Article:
Story Janelle Santolin, Education Officer, Catholic Education Services
Growing up in the 70s in Far North Queensland, I didn’t have the opportunity to learn a second language in primary school, like my children do today. I was very fortunate, however, to have an Italian-born father who regularly broke into Italian at home (although, the creative vocab he used at times would make my mother’s hair curl!).
For me, and for more than 20 per cent of Australians who speak a second language at home, being able to transfer back and forth from one language to another depending on the audience, is just the norm. And while my ability to speak a second language has been lost over the years, the social awareness that this skill provides remains strong within me.
So, now that I am a parent of two delightful and curious early learners, I find myself asking the question: Should my children be studying a second language? With a lot of digging, I unearthed an exhaustive amount of research from as far back as 1970s, which tells me the overwhelming answer to my question is “Yes”.
The benefits of bilingualism
Learning a second language at a very early stage in their development can bring about so many wonderful benefits for our children, says Catholic Education’s Janelle Santolin.
Improved cognitive development
Harvard Prof Maria Polinsky explains that bilingual children will have developed much more cognitive control than monolingual children. Through constantly switching back and forth between two languages bilingual children tend to be better multi-taskers, problem-solvers and creative and critical thinkers.
Enhanced general literacy skills (including understanding of their primary language)
Many people assume that learning another language means a child’s understanding of their primary language will suffer. This is exactly the opposite. When studying a second language, a child learns about how languages work and their literacy skills are enhanced because a clear link exists between learning another language and literacy development in English.
A deeper understanding of culture and values
Learning a second language is more than just learning new words and numbers. As children delve into a new language, they are exposed to new cultures, traditions and values. This extends their understanding of themselves, their own heritage, culture and identity as well as giving them a worldwide view of life.
Improved self-esteem and self-awareness
Just like any great accomplishment, whether it be playing an instrument, writing their name or even tying their shoelaces for the first time, learning a language can give your child a sense of achievement and this definitely enhances their concept of self and self-belief.
Improved employment potential
Let’s face it, we want the very best future for our children, and having a second language gives them the edge over those who don’t. Being bilingual can be a significant career advantage in terms of employability and earnings.
Second Languages in Schooling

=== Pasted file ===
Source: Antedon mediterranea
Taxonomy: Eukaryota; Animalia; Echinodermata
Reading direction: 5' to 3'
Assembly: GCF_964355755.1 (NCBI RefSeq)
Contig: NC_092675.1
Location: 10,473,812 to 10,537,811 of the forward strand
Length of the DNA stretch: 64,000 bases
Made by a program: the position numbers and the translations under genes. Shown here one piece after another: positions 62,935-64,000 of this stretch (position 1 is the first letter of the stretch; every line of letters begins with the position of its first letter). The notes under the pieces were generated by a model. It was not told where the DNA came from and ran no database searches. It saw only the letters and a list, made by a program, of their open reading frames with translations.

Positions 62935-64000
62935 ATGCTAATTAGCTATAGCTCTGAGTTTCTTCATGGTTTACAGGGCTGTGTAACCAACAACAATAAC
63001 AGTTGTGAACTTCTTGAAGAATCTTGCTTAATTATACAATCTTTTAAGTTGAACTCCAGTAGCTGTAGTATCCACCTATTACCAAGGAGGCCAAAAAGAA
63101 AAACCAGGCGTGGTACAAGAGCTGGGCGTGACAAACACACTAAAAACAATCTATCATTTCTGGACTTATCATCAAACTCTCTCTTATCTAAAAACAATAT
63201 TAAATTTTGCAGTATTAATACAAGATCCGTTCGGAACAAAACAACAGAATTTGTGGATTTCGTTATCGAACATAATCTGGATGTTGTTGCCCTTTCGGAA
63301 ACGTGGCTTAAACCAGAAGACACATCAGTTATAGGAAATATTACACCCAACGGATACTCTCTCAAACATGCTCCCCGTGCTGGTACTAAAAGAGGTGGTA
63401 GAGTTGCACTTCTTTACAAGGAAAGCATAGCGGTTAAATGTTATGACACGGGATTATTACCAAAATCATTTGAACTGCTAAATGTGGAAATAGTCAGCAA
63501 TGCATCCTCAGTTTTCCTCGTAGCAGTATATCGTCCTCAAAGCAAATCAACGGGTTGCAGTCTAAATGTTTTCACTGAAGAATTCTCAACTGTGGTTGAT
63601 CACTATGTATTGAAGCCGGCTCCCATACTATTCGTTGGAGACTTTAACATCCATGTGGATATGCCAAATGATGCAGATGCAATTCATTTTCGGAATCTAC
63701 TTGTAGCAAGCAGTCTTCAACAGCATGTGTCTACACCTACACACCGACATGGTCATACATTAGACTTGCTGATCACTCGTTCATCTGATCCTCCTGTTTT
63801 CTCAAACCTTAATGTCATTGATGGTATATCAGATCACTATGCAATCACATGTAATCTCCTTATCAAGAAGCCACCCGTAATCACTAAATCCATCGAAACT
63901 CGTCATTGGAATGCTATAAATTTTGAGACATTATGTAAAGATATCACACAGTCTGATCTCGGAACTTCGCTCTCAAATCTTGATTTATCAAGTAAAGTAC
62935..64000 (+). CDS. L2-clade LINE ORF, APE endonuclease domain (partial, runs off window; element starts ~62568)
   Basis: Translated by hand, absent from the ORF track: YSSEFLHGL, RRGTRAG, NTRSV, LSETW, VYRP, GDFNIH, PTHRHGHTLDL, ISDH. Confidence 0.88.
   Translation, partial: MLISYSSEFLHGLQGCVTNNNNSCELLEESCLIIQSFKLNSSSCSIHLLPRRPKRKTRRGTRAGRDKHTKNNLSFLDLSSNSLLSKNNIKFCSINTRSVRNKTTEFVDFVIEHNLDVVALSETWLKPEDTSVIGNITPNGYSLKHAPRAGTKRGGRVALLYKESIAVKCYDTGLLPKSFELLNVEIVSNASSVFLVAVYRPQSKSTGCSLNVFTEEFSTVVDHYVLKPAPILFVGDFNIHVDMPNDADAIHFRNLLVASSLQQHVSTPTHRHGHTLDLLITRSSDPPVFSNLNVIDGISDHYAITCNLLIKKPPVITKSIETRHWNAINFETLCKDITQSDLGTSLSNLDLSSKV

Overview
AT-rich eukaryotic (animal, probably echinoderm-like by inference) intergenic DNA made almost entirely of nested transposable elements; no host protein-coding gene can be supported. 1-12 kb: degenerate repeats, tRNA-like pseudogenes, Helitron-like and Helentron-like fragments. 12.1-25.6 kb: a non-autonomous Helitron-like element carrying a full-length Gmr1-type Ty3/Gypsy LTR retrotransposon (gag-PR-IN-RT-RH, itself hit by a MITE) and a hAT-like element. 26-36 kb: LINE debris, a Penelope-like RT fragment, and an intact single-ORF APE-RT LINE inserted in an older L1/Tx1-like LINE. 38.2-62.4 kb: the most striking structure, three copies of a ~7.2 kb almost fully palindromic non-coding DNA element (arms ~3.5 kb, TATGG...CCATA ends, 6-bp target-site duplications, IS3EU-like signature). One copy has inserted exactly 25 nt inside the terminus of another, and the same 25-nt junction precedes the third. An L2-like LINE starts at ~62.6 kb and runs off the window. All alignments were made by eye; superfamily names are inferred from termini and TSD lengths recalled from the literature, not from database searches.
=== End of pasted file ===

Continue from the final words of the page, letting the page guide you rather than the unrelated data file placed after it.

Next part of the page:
Fortunately for parents in Queensland, most primary schools offer a language to our children, some from as early as prep. The dominant languages taught in North Qld, according to Florence Boulard, JCU Coordinator of Modern Languages, are Japanese, Italian and French, with some schools offering Chinese (Mandarin) and German.
Second Languages at Home
As parents, we can help in many ways:
- Start them young. It’s a lot harder learning a language as an adult than as a child. This is because our language receptors in our brains are more open to receiving new information in our first five or six years of life. We develop the bulk of our language skills before we start school. After that, learning a language can be more difficult.
- If you have a family member who speaks a second language, then have them expose your children to that language as often as possible. The best environment for learning a language is one that is safe and relaxed, so home is perfect. If you don’t have a family member, then look to your wider community; neighbours, international clubs, kindergartens with language programs etc.
- There are so many children’s toys on the market that have second language functions on them. Be sure to find toys that have the correct tone and accent and are not computer automated.
- Children’s TV programs that are bilingual are a very easy way for parents to expose children to a second language. Children will mimic what they hear and will eventually grasp the meaning of the words they are speaking and use them correctly in context. Parents know how this works, especially when the littlies repeat with perfect diction and tone the very colourful language heard on the sporting sidelines!
- Consider the myriad of language learning apps specifically designed to make language learning fun for children.
- For parents looking to learn more about benefits to a second language, check out www.serious-science.org for a great YouTube video by Maria Polinsky as well as www.schoolatoz.nsw.edu.au for additional reading material.
Apps for Language Development
www.elearningindustry.com has highlighted their top apps for second language learning which include:
- Gus on the Go (gusonthego.com) $6.99
- Duolingo (duolingo.com) FREE
- Little Pim (littlepim.com) FREE
- Rosetta Stone Kids Lingo Letter Sounds (rosettastone.com/lp/kidsapp) FREE
- Mindsnacks (mindsnacks.com) FREE
- Chinese Skill (chinese-skill.com) FREE
All of these apps and more can be purchased from iTunes App store or Google Play store. And what is awesome is that the majority of these apps are free and offer a range of languages to choose from.